Psychological Medicine



Original Articles

Twin analyses of chronic fatigue in a Swedish national sample


PATRICK F. SULLIVAN a1c1, BIRGITTA EVENGÅRD a2, ANDREAS JACKS a2 and NANCY L. PEDERSEN a3a4
a1 Departments of Genetics, Psychiatry and Epidemiology, University of North Carolina at Chapel Hill, NC, USA
a2 Department of Laboratory Medicine, Karolinska Institute, Stockholm, Sweden
a3 Department of Medical Epidemiology and Biostatistics, Karolinska Institute, Stockholm, Sweden
a4 Department of Psychology, University of Southern California, Los Angeles, CA, USA

Article author query
sullivan pf   [PubMed][Google Scholar] 
evengard b   [PubMed][Google Scholar] 
jacks a   [PubMed][Google Scholar] 
pedersen nl   [PubMed][Google Scholar] 

Abstract

Background. Chronic fatigue has infrequently been studied in twins. Data from twin studies can inform clinical and research approaches to the management and etiology of human complex traits.

Method. The authors obtained telephone interview data on current chronic fatigue from 31406 individuals twins in the Swedish Twin Registry (aged 42–64 years, 75·68% response rate), from both members of 12407 pairs and from one member of 6592 pairs. Of the complete pairs, 3269 pairs were monozygotic, 9010 pairs dizygotic, and 128 pairs of unknown zygosity. Structural equation twin modeling was used to estimate the latent genetic architecture of varying definitions of fatiguing illness.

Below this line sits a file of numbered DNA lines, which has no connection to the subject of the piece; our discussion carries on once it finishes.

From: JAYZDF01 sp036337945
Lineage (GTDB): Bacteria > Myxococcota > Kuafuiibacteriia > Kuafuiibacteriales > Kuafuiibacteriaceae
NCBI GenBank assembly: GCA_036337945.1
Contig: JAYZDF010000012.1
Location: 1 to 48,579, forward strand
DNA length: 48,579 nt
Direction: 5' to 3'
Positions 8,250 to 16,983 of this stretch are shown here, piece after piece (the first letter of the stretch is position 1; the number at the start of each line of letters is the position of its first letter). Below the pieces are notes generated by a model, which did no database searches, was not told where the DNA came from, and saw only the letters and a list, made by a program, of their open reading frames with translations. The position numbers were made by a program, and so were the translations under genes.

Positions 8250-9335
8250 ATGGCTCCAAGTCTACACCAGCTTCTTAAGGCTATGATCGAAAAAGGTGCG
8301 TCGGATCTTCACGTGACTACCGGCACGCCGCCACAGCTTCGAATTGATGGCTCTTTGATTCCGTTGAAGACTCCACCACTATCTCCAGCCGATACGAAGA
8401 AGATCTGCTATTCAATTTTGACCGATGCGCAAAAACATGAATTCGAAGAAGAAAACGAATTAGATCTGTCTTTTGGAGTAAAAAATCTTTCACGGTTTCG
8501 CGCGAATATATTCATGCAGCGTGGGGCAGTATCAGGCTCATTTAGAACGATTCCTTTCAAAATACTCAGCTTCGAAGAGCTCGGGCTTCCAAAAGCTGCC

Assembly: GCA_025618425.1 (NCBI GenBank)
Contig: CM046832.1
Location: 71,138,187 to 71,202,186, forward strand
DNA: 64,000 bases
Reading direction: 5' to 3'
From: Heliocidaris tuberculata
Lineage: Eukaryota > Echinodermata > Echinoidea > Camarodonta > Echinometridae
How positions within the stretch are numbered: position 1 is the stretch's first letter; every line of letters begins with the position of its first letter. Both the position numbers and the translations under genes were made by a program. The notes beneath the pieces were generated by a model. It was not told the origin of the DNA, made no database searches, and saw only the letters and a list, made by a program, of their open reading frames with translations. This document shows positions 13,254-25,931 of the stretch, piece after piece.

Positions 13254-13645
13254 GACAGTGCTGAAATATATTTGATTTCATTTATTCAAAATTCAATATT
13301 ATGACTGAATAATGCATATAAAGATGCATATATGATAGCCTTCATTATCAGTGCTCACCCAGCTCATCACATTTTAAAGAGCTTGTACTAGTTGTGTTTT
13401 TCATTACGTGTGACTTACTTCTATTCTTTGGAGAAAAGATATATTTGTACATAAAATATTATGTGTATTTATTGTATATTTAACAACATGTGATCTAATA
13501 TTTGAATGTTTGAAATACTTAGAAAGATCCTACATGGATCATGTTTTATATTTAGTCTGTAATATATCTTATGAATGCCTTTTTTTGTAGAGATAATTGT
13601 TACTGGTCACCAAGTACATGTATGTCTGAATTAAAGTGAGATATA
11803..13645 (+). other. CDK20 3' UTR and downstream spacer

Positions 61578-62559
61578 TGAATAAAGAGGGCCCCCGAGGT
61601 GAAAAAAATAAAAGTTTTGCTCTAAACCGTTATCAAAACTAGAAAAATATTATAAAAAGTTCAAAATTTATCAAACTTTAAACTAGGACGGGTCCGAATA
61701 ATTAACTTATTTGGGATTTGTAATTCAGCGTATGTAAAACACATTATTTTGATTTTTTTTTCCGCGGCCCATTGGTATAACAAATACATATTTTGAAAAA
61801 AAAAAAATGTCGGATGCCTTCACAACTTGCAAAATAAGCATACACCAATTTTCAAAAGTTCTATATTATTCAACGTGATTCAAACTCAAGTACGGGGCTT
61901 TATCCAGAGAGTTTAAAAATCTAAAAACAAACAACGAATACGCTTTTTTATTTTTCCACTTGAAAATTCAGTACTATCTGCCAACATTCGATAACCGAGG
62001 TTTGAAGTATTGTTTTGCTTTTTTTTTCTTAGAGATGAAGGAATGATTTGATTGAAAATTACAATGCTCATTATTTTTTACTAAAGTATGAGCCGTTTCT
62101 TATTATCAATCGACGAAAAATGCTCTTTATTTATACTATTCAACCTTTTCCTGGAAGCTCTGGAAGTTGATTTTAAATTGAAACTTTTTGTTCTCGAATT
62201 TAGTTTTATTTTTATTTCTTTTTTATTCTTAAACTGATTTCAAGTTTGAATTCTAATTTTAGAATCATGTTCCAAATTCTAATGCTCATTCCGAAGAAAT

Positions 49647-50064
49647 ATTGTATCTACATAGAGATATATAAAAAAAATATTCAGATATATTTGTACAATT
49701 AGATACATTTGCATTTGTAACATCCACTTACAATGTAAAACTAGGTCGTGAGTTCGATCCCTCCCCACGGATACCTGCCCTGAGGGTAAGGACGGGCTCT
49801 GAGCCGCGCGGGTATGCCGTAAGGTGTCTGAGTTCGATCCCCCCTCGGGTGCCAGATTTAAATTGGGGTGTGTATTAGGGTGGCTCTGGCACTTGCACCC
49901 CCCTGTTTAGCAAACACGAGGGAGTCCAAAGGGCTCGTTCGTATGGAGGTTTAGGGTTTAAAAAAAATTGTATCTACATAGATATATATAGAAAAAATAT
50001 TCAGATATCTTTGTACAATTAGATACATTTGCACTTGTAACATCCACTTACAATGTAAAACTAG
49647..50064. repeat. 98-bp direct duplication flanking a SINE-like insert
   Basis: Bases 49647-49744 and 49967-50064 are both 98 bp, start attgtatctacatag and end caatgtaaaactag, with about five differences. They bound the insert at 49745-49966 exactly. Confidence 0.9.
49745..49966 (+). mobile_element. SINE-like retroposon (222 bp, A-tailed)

Results. Estimates of additive genetic effects, shared environmental effects, and individual-specific environmental effects were similar in males and females. No definition of current fatiguing illness (ranging from any fatigue to CFS-like illness) was strikingly distinctive. Individual-specific effects were the predominant source of variation, followed by modest genetic influences. We could not exclude a small but conceptually important contribution of shared environmental effects.

Conclusions. Current fatiguing illness appears to be a complex trait resulting from both environmental and genetic sources of variation without pronounced differences by gender.


Correspondence:
c1 Department of Genetics, CB#7264, 4109D Neurosciences Research Building, University of North Carolina, Chapel Hill, NC 27599-7264, USA. (Email: pfsulliv@med.unc.edu)


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